Rupi Kaur butchers modern poetry

By Giselle Palomera

The Instagram poet Rupi Kaur has changed poetry culture with over simplicity and a Tumblr-like style that destroys the complexity of poetry.

Simplicity can co-exist with complexity in poetry.

Poets like R.H Sin and Louise Gluck have found ways to use simplicity in poetry without losing  the complexity of their meaning.

Kaur has been an upcoming poet in the social media realm with over 1.9 million followers.

If her poems were originally published on social media, why didn’t she pursue that idea and trademark a new social media poetry style?

Instead, she published a book of her poetry posts that takes away from the complexity of poetry.

Her poems are more like posts she thought of on the spot that lack insight and context.

Although insta-poetry is a new form of poetry that is fitting to our generation, it doesn’t provide a deeper insight on life or poetry.

“A poem has a beginning, a middle and an end. A work of art — whether sculpture or painting — has edges,” said Robert Hass, an American poet.

Kaur’s poetry is good, but  what it lacks is structure.

It almost sounds silly to set rules to poetry, but in the literary world, there are ideas and ways that work and others that do not.

Kaur chose the right topics for her books, which are why she has such an extensive following.

She is broad and covers many controversial topics in her poems.

The topics she writes about are topics that have been under scrutiny since America elected a misogynistic white man as president.

She also writes about abuse, rejection, love, pain, her relationship with her father and the ways she has been treated by men and women.

The only arguable accomplishment Kaur has had with her work is that she has oversimplified the basic concepts of poetry so much that the most basic reader can understand her thoughts.

This can be upsetting to some poets who have built their  careers around the idea of writing poems that can’t be so easily cracked or interpreted.

“Your voice alone drives me to tears,” is a poem that appears in “Milk and Honey.”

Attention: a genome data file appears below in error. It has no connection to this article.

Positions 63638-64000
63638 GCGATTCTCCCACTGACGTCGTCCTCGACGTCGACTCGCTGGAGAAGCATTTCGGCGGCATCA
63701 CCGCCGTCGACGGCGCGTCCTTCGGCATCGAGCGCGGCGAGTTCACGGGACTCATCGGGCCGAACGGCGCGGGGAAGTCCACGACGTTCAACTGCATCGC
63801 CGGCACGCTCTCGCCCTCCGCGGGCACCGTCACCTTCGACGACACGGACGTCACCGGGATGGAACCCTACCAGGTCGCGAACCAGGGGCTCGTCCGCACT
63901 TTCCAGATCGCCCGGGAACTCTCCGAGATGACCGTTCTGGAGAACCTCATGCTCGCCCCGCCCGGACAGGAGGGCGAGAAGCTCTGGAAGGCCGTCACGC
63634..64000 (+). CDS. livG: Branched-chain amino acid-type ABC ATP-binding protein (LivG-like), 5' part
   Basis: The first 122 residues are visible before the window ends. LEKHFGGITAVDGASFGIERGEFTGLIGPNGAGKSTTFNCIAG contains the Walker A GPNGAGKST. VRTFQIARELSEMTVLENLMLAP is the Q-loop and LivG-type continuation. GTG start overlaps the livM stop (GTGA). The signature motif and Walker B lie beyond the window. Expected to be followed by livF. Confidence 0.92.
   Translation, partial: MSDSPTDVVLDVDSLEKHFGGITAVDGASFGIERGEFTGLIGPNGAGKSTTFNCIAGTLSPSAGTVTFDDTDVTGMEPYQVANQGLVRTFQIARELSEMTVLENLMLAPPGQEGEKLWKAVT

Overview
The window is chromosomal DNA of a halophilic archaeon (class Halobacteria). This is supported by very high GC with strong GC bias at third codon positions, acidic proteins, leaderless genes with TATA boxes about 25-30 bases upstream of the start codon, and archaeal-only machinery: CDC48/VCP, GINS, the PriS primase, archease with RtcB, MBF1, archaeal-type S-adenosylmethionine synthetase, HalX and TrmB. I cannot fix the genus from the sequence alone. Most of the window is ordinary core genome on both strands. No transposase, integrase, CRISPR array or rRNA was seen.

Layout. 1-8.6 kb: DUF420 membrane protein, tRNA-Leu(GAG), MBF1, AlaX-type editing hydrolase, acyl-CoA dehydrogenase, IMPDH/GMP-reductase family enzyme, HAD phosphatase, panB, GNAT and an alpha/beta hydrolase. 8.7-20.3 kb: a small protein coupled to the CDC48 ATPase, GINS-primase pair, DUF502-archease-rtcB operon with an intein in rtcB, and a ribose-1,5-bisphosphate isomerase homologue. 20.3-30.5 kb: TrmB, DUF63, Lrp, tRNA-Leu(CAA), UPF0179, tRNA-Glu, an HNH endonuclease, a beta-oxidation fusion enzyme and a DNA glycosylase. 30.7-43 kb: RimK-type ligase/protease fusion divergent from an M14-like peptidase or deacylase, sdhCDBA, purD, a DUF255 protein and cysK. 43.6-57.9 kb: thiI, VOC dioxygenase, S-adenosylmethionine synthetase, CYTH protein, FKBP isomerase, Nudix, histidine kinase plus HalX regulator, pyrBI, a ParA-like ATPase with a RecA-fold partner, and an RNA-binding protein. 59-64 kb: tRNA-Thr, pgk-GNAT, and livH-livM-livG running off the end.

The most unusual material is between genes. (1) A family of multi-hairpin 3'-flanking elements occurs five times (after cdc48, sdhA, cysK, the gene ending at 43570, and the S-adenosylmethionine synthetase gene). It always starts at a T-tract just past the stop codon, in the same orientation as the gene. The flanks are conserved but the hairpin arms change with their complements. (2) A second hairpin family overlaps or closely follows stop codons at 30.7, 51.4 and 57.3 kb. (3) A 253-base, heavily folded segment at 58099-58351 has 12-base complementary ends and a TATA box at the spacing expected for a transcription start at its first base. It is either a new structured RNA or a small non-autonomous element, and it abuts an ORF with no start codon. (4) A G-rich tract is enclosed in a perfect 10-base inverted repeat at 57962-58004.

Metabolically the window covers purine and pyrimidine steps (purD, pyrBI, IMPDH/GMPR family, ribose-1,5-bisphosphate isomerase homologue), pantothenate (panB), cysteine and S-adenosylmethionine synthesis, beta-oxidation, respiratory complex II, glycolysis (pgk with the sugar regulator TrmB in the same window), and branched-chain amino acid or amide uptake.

Sounds more like a title than a complete poem.

“Milk and Honey,” is the first published book that Kaur has.

Her second book is now out titled, “The sun and her flowers,” which follows the same style of post-like poems.

Kaur’s poems seem like she typed in the middle of her thought and then finished the rest of the poem in her head.

Kaur uses the same style as a Tweet to write poetry and for that reason

Kaur’s books are now mixed in with all the literary geniuses like Charles Bukowski, Robert Frost, F. Scott Fitzgerald and Emily Dickens, at bookstores who have made honorable contributions to society through their rhetoric and poetry.

Many of these poets have changed the way poetry is written and interpreted but for Kaur there is not much hope to make positive change to poetry.

“If you are not enough for yourself, you will never be enough for someone else,” says Kaur in a poem.

Strong women who read that poem can have a thousand questions come to mind.

A poet like this should be analyzed to understand the message she is giving off.

This poem gives off a strong message that sounds like a fact when it is not.

There is no context or further insight on why she believes this or why this applies to her.

She never seems to expand her thoughts any further than that.

Kaur deserves the freedom to have flaws in her writing but to do so on her Instagram page not in the literary world.

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